SEQUENCEwith all defaults is good enough:
This sequence can then be used immediately in triggers when inserting new records in a table:
CREATE SEQUENCE my_sequence;
But if your table has heavy throughput with millions of insertions per day (e.g. a log table), you better configure the sequence cache correctly. The Oracle manuals state
CREATE OR REPLACE TRIGGER my_trigger BEFORE INSERT ON my_table FOR EACH ROW -- Optionally restrict this trigger to -- fire only when really needed WHEN (new.id is null) BEGIN SELECT my_sequence.nextval INTO :new.id FROM DUAL; END my_trigger;
Note: Oracle recommends using the CACHE setting to enhance performance if you are using sequences in an Oracle Real Application Clusters environment.We say: Consider using it also in other situations. Why? Sequence values are generated in an autonomous transaction. By default, Oracle caches 20 values before generating new ones in a new transaction. When you have a lot of inserts and thus generate a lot of sequence values, that will result in a lot of I/O on the sequence. Your best technique would be to run benchmarks to find a good value for your sequence cache in high-throughput scenarios.
8 thoughts on “Don’t Forget to Set the SEQUENCE CACHE Size”
Great tip. I know Hibernate added support for new id generators, but those are not backward compatible with the old ones, meaning we can’t use them. So we were stuck with SEQUENCE generators in PostgreSQL.
I saw this feature and I grabbed the Postgres docs and it seems they also have a CACHE clause:
Huh, I wasn’t aware of this. Can you show an example?
Good to know. Well, PostgreSQL / EnterpriseDB copy most of the important features off of Oracle, to help people migrate more easily…
Well this is the Hibernate doc page:
If you choose the new setting:
Then the SEQUENCE generator won’t always call the database, but instead it will use a sequence hi/lo algorithm where only the high value is taken from sequence, where the low values are assigned by clients. This may generate sequence gaps, but it’s more efficient since less calls are issues to the database.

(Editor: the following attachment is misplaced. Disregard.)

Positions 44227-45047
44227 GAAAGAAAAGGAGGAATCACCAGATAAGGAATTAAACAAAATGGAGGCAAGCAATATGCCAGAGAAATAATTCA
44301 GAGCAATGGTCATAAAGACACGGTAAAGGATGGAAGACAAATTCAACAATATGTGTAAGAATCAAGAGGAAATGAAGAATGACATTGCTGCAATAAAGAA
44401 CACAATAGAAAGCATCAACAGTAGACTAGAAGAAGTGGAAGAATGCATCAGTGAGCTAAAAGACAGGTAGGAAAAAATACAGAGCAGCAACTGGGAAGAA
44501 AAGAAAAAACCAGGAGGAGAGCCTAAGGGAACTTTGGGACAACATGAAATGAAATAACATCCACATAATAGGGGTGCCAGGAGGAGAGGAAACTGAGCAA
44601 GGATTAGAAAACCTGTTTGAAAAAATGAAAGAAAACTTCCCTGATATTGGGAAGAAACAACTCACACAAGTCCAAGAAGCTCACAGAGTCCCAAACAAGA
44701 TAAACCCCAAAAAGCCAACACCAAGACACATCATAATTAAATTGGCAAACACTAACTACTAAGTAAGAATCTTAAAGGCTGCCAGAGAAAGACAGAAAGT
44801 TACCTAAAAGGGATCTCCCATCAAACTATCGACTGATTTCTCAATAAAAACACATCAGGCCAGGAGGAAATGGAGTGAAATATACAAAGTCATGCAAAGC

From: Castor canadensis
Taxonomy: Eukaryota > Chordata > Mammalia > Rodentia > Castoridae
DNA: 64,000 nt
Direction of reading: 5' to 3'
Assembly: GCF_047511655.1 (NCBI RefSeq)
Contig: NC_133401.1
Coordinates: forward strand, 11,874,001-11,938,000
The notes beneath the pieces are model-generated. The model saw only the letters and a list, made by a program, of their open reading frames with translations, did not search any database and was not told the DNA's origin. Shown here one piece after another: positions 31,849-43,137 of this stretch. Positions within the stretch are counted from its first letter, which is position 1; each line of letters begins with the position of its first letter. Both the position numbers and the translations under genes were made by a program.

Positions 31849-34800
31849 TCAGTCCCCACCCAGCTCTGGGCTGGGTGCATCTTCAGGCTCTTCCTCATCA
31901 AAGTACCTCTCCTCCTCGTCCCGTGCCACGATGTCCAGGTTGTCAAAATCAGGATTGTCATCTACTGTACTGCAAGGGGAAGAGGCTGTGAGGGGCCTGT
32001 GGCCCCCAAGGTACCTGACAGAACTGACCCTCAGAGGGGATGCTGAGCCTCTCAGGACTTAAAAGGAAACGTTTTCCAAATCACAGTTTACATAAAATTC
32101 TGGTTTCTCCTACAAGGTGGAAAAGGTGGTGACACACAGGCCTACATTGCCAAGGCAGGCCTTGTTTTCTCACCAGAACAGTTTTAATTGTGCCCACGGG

Sigh… :-) If sequences are used for ID generation (e.g. instead of IDENTITY columns), and they’re NOT generated by the database itself (e.g. through triggers or through
GENERATED BY DEFAULT), then something is really wrong in any application design. The database really SHOULD be the only place responsible for ID generation and correct sequencing. You never know if a second application might just connect to it, and then possibly generate its own (incompatible) sequence values.
It depends what you want to do. For intensive batch processing, the classical sequence approach will end up calling the sequence for every new insert. So the hi/lo algorithm is not a bad idea at all. Once you reserve a hi number (with an allocation size of 10), then you can safely insert rows the low entries without clashing with any other external SQL DML INSERTS that also call the sequence. It’s a massive insert optimization.
I see, thanks for clarifying. Sounds like another blog post from your side :-)
This will go into the Hibernate saga. I will write my own training material for that. In the recent years i realized people are getting more and more estranged of the original purpose of these tools or the old ways of reading the docs before adopting new techs.
You mean the old ways of RTFM? ;-)